So there stood young Allison, with two braids and a decision to make. An easy decision it seemed, the only problem being that Allison had no earthly idea where she was, who she was with or what the fuck her mother was even saying. Allison had earbuds lodged into, well, her ears, the other end of which was plugged into an iPad that hadn’t been further than six inches from her face since she entered the patio. Probably since she arrived at the diner. Maybe before she left the house. From where I was sitting, I could see that she was watching a movie. “She likes this one,” the woman said, pointing to a table. This brings us yet another detail: the woman was a fortune teller. The hostess lays down the menus and silverware. “Okay, your server will be right with you. Enjoy.” The woman sits down and opens her menu. Allison is still standing there. As far as she knew, she was still in her living room.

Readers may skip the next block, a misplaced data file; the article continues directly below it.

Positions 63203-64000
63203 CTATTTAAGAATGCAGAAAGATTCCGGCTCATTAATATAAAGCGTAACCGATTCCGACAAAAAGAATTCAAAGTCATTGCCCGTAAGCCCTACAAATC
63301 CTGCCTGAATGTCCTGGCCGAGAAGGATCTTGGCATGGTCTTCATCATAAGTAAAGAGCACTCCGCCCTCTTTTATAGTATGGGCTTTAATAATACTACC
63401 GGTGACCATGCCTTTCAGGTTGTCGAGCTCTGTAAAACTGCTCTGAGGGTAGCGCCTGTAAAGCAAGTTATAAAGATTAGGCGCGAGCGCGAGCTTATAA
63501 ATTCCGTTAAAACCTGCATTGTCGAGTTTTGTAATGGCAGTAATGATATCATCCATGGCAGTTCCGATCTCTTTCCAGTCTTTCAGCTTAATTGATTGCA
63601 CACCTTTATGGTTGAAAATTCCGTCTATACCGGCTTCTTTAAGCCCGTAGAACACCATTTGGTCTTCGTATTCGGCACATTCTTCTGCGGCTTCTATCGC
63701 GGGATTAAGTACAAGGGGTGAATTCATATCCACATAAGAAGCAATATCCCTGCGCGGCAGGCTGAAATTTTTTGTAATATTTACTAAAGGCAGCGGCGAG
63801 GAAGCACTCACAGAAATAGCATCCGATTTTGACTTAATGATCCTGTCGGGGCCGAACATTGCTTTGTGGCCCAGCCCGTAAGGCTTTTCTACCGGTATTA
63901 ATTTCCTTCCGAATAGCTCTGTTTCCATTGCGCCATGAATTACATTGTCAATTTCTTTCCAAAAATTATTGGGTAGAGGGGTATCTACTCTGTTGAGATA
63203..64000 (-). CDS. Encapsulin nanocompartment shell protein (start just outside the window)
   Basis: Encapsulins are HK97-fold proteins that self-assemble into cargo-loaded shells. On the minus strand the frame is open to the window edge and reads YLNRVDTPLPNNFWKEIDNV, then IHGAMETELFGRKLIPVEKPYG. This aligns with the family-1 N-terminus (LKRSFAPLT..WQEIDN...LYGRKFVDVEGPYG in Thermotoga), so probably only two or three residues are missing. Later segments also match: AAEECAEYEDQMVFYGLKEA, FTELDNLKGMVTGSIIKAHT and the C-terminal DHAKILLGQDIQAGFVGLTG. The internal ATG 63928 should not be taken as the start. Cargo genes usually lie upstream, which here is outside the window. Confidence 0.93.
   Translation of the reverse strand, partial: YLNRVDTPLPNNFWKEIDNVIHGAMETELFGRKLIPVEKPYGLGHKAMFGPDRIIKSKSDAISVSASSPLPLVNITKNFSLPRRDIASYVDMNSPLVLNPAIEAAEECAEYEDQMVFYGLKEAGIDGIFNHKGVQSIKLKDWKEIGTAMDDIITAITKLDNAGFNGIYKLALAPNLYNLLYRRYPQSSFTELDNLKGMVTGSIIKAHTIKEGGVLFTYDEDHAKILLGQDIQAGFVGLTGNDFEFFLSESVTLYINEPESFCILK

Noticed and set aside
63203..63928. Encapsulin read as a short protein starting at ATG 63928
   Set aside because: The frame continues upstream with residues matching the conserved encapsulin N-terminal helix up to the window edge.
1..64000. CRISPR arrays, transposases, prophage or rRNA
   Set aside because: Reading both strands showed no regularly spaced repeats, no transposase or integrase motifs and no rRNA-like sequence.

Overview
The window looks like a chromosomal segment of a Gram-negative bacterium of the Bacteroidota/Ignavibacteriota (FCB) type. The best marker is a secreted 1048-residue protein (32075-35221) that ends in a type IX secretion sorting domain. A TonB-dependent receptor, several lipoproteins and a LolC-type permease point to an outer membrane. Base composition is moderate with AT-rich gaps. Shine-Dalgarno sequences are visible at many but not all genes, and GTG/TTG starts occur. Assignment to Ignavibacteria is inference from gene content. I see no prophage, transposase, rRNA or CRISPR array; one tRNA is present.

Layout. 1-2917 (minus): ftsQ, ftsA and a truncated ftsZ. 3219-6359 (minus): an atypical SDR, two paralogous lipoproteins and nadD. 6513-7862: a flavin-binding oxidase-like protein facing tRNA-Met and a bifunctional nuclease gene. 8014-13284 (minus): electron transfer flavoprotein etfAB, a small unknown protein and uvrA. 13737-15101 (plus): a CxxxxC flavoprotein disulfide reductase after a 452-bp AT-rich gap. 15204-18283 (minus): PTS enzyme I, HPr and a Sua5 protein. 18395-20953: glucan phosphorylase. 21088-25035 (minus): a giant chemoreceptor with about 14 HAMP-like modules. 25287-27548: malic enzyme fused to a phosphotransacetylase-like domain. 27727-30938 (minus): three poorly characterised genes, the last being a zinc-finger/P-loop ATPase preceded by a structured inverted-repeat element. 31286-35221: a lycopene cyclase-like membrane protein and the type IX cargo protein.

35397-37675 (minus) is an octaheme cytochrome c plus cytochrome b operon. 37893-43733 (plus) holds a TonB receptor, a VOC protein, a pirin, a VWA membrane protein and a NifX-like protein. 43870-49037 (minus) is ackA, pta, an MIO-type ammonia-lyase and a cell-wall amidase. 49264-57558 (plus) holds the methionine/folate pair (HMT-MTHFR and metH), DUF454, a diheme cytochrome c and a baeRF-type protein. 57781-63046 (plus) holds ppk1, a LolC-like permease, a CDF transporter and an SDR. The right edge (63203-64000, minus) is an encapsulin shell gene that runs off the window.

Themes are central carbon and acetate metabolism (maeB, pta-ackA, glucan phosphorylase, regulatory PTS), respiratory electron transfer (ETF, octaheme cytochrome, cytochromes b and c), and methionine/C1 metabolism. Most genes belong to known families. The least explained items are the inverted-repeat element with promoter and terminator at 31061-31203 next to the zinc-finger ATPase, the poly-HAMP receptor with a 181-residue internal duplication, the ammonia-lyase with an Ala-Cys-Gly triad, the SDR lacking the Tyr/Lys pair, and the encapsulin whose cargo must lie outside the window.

A few moments pass and the little girl finally crawls out of her coma just long enough to realize her mother was already seated. With a roll of her eyes, she takes a seat. She glances over at the menu laying next to her, and without giving it a second thought, disregards it and goes back to her movie. Her mother has made her choice. She looks at Allison and notices she’s not looking over her menu. “Allison, are you going to order something, sweetie?” She pauses for a response. No sign of life. “Allison? Allison sweetie…” Still nothing. Time froze and I was numb with intrigue. The woman opens her own menu back up. “Ooooo look, honey! They have strawberry waffles! You love strawberry waffles!” No response. The woman’s losing patients. She reaches over toward the little girl. Yes, I think. Finally! She’s gonna slap this little dickhead girl in her stupid face. Nope. She slowly waves her hand above the little girl’s iPad to get her attention. Allison finally looks up with that sort of “what the fuck do you want” look on her face. “Allison, do you want a strawberry waffle?” The little girl nods her head, but with body language that said “yeah whatever” more than it said “yes”, and promptly returns to her iPad. That’s when my mind was made up: fuck Allison. I wanted to light her on fire. That’s table #1.